Determining the age range for which a production is suitable is extremely difficult because it encompasses not just an assessment of the show's content, and a subjective one at that, but also the slippery meaning of the word "suitable".
Should a sexual pun or the use of the word "piss" in a Shakespeare play mean that the performance is "suitable" only for adults? Should a children's story be cleansed of death and/or characters who attempt to kill others (eg: the wicked queen in Snow White) because murder is not a "suitable" subject for children? Should the complexity of a Shakespearean tragedy like Hamlet, or the verbal dexterity of Gilbert & Sullivan, clearly more "suitable" for adults, prevent an adult from taking a child to see these performances? If your answer, like ours, is an emphatic No to all of these, then what would make something UNsuitable?
Illyria's shows, unless explicitly stated to the contrary, are, we believe, suitable for all. Sexual allusions are not removed from Shakespeare, evil intent is not removed from Family shows. Some sexual courtship is deemed acceptable where an audience is likely to contain children; overt, explicit sexual activity is not. Actual nudity, unless stated, will not occur; simulated, implied, or depicted nudity by partially or fully-clothed actors is, when an integral part of the story, deemed acceptable and may occur. Violence of some sort is present in almost any play: swordfighting or unarmed combat is deemed acceptable, as is a level of violence we call "Tom & Jerry Violence" where the comic hyperbole of the violence exceeds its general believability.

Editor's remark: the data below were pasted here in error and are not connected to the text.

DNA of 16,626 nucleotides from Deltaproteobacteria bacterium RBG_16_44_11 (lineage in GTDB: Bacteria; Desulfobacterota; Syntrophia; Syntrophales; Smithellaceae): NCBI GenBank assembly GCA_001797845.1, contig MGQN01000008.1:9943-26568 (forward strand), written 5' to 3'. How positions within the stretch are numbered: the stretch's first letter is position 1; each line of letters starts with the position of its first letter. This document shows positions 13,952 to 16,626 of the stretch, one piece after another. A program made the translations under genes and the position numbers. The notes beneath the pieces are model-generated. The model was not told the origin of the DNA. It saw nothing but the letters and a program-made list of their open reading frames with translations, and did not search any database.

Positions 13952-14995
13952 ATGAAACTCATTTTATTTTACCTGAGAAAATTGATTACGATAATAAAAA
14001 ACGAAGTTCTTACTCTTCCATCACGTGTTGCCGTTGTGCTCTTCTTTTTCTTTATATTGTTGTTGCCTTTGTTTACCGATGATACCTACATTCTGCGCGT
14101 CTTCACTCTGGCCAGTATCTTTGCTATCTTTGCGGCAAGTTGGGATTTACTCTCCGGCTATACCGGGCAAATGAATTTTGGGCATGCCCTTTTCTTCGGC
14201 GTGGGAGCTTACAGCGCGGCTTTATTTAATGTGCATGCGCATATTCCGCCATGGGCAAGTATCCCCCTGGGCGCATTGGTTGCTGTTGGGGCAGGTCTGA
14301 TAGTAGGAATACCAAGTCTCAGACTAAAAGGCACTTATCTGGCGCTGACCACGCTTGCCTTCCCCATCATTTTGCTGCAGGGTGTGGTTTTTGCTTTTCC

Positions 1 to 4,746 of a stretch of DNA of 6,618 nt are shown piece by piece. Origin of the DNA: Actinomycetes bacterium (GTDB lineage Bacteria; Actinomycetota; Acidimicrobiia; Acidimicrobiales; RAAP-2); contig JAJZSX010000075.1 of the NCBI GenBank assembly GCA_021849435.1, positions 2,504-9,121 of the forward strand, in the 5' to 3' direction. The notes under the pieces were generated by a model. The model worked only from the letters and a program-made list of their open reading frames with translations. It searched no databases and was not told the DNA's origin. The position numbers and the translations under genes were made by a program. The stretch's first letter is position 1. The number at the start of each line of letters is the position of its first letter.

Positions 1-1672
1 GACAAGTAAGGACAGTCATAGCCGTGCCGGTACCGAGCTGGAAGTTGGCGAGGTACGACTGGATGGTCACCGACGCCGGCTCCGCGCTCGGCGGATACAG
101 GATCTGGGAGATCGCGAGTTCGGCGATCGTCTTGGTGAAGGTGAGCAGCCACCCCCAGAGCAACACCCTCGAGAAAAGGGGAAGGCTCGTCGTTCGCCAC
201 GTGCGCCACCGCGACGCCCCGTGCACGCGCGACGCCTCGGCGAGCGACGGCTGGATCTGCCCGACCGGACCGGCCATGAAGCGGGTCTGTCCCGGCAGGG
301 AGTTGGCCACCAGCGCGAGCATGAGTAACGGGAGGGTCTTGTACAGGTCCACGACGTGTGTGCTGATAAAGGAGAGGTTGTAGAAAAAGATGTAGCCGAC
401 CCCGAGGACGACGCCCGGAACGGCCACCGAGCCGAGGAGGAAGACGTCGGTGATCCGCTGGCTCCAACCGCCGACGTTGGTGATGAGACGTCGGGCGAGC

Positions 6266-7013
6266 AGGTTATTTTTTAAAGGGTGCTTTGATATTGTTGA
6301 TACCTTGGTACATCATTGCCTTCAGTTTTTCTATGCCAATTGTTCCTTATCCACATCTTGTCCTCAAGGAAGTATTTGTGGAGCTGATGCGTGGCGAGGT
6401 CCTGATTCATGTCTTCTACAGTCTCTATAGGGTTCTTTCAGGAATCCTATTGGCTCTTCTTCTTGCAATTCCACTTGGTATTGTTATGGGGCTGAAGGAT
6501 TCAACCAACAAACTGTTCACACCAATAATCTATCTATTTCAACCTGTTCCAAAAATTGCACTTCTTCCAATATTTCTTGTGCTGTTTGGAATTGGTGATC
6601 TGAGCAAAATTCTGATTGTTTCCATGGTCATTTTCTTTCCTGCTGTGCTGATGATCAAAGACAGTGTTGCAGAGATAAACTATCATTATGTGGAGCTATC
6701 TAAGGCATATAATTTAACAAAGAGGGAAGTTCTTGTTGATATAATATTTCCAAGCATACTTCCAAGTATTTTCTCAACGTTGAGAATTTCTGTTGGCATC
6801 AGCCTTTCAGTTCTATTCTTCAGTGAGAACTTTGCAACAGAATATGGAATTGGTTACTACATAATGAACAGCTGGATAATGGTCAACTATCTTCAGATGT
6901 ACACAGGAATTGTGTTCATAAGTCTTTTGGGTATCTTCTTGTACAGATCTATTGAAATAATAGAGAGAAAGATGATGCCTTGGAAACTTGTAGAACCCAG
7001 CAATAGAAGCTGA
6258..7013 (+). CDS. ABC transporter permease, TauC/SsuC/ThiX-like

Ultimately one's reaction to a show's content depends on personal taste. And there is no reason why that should be consistent: it is perfectly possible - even highly likely - that the person who writes to complain about the depiction of an unclothed wooden puppet by a fully-clothed actor in Pinocchio is entirely happy to take their children to see Twelfth Night with its incessant deluge of the crudest sexual imagery. Hopefully the above list, though far from exhaustive, gives some idea of OUR tastes - so you know what to expect.
What does Illyria mean by "Suitable"?
The age suitability suggested by Illyria is deemed to be that age beyond which we believe a person will have a meaningful experience by watching the show. Naturally that begs the questions Will my 5-year-old understand every word of the Shakespeare performance?" and "Will my 4-year-old enjoy your Family show?"
The inescapable truth is that few children have the linguistic dexterity or life-experience to understand Shakespeare, or other adult-themed plays, as thoroughly as adults on first hearing. However Illyria's productions are very bold and physical and funny, and children usually derive a great deal of pleasure from these elements because it helps them to grasp the characters and follow the story. Adults tend to forget that the experience of a child is to live in a world the workings of which are almost entirely mysterious to them, so children are much less bothered when they do not understand something fully. Ultimately, of course, it depends on the individual child and his/her tastes, patience (with an interval most shows have a running-time of at least 2 hours) and ability to follow anything of the language.
In the case of Illyria's Family shows the issue is more scientific: children below the age of about 4 1/2 have not yet developed the cognitive capacity to understand plot. They understand character, have a grasp of moral values and can link simple cause-and-effect sequences, but they really struggle to piece all of this together to understand Story as adults do. From the age of 5 most HAVE developed this ability. Under 5s will enjoy the spectacle and the event, but they are unlikely to understand the show - and therefore are MORE likely to become restless and to distract other members of the audience.
The ages quoted DO NOT determine whether a child of a certain age should or should not attend. They are there as a guideline to suggest that an adult, who wishes a child to understand the play and who wishes to avoid the child distracting other audience members, should take on more, or less, responsibility to explain to the child what is going on.
© Oliver Gray
Artistic Director, Illyria